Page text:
Superconducting materials, which transmit power resistance-free, are found to perform optimally when high- and low-charge density varies on the nanoscale level, according to research performed at the Department of Energy's Oak Ridge National Laboratory.
In research toward better understanding the dynamics behind high-temperature superconductivity, the ORNL scientists rewrote computational code for the numerical Hubbard model that previously assumed copper-compound superconducting materials known as cuprates to be homogenous—the same electron density—from atom to atom.
Lead author Thomas Maier and colleagues Gonzalo Alvarez, Michael Summers and Thomas Schulthess received the 2008 ACM Gordon Bell Prize for their high-performance computing application. The application has now been used to examine the nanoscale inhomogeneities in superconductors that had long been noticed but left unexplained.
The paper is published in Physical Review Letters.
"Cuprates and other chemical compounds used as superconductors require very cold temperatures, nearing absolute zero, to transition from a phase of resistance to no resistance," says Jack Wells, director of the Office of Institutional Planning and a former Computational Materials Sciences group leader.
Liquid nitrogen is used to cool superconductors into phase transition. The colder the conductive material has to get to reach the resistance-free superconductor phase, the less efficient and more costly are superconductor power infrastructures. Such infrastructures include those used on magnetic levitation trains, hospital Magnetic Resonance Imaging, particle accelerators and some city power utilities.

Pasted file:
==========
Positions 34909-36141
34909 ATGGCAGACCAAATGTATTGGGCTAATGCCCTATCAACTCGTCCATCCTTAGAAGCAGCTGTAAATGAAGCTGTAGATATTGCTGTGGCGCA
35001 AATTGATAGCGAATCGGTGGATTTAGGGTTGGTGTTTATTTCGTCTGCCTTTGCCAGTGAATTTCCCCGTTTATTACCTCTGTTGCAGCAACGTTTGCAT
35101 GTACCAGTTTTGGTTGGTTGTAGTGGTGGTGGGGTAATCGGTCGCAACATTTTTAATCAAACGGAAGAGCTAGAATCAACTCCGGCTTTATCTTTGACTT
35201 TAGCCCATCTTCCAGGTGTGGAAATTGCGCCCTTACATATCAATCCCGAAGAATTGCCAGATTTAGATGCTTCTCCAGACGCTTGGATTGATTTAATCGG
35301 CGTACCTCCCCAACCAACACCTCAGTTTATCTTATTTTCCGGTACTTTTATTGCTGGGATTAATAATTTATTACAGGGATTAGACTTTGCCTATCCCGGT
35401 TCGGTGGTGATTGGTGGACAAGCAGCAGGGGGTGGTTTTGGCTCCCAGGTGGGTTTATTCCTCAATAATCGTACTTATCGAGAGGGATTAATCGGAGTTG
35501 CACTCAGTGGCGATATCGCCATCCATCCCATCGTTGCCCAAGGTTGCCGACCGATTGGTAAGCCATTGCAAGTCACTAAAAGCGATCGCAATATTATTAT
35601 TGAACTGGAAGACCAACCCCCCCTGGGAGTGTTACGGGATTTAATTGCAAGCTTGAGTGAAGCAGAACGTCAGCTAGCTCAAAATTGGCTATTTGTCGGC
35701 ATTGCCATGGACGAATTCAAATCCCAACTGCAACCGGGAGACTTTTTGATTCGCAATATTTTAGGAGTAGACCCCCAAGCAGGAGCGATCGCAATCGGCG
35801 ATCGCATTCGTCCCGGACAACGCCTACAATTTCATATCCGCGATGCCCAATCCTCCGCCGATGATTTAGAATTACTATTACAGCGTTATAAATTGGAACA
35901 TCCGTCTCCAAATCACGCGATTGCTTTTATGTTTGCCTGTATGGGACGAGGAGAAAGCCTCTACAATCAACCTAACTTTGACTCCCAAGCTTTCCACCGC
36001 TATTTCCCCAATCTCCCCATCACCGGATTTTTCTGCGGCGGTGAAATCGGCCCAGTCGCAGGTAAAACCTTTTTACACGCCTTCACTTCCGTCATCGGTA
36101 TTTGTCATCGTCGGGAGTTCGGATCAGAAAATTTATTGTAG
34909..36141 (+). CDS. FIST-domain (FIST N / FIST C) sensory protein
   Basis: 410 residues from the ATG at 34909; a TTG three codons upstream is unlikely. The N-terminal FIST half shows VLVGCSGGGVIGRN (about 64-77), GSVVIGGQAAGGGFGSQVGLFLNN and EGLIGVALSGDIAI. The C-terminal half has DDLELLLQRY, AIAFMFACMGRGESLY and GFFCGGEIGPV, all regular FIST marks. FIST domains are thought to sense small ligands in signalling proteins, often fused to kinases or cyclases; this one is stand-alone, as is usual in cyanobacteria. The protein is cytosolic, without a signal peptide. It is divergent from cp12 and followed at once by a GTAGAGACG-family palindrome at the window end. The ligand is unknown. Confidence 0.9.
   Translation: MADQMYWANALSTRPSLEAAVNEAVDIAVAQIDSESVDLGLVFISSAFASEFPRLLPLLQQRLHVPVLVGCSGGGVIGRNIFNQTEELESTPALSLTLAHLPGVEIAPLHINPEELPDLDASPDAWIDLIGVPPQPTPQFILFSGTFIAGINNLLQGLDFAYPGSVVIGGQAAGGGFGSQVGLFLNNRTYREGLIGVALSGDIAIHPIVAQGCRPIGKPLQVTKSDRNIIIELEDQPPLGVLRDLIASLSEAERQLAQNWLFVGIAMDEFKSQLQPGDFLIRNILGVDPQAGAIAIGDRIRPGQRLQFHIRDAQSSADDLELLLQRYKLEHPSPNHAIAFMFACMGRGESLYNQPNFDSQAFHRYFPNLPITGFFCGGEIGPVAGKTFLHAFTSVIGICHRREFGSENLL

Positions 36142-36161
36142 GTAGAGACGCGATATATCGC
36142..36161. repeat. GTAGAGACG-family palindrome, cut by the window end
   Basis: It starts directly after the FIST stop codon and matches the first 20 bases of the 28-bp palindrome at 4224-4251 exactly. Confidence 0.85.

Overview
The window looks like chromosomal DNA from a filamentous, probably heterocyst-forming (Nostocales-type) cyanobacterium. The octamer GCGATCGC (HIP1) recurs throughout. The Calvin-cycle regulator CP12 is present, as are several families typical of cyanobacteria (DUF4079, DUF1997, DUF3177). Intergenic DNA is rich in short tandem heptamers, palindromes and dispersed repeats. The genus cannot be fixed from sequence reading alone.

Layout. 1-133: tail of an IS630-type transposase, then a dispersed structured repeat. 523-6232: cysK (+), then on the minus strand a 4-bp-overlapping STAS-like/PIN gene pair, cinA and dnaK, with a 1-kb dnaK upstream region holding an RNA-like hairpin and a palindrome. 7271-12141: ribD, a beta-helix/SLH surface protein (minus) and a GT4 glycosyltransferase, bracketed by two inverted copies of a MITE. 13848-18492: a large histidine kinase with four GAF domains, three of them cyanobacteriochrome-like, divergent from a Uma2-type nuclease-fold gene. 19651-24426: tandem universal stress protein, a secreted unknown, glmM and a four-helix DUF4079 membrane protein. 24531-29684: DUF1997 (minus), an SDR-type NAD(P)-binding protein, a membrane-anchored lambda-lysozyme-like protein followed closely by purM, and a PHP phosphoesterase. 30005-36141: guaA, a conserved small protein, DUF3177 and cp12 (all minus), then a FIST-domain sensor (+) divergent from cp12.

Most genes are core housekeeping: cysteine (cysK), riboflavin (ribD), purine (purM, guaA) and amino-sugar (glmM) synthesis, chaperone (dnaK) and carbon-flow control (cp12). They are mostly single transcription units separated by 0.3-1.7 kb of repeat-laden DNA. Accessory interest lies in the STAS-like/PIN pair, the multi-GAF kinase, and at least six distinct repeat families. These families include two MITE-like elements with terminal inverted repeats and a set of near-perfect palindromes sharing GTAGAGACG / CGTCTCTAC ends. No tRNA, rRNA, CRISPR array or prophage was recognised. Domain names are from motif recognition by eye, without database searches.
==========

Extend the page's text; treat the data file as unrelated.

In angle-resolved photo-emission experiments and transport studies on a cuprate material that exhibits striped electronic inhomogeneity, scientists for years observed that superconductivity is heavily affected by the nanoscale features and in some respect even optimized.
"The goal following the Gordon Bell Prize was to take that supercomputing application and learn whether these inhomogenous stripes increased or decreased the temperature required to reach transition," Wells says. "By discovering that striping leads to a strong increase in critical temperature, we can now ask the question: is there an optimal inhomogeneity?"
In an ideal world, a material could become superconductive at an easily achieved and maintained low temperature, eliminating much of the accompanying cost of the cooling infrastructure.
"The next step in our progress is a hard problem," Wells says. "But from our lab's point of view, all of the major tools suited for studying this phenomenon—the computational codes we've written, the neutron scattering experiments that allow us to examine nanoscale properties—are available to us here."
The Center for Nanophase Materials Sciences at ORNL is one of the five DOE Nanoscale Science Research Centers supported by the DOE Office of Science, premier national user facilities for interdisciplinary research at the nanoscale. Together the NSRCs comprise a suite of complementary facilities that provide researchers with state-of-the-art capabilities to fabricate, process, characterize and model nanoscale materials, and constitute the largest infrastructure investment of the National Nanotechnology Initiative. The NSRCs are located at DOE's Argonne, Brookhaven, Lawrence Berkeley, Oak Ridge and Sandia and Los Alamos national laboratories.
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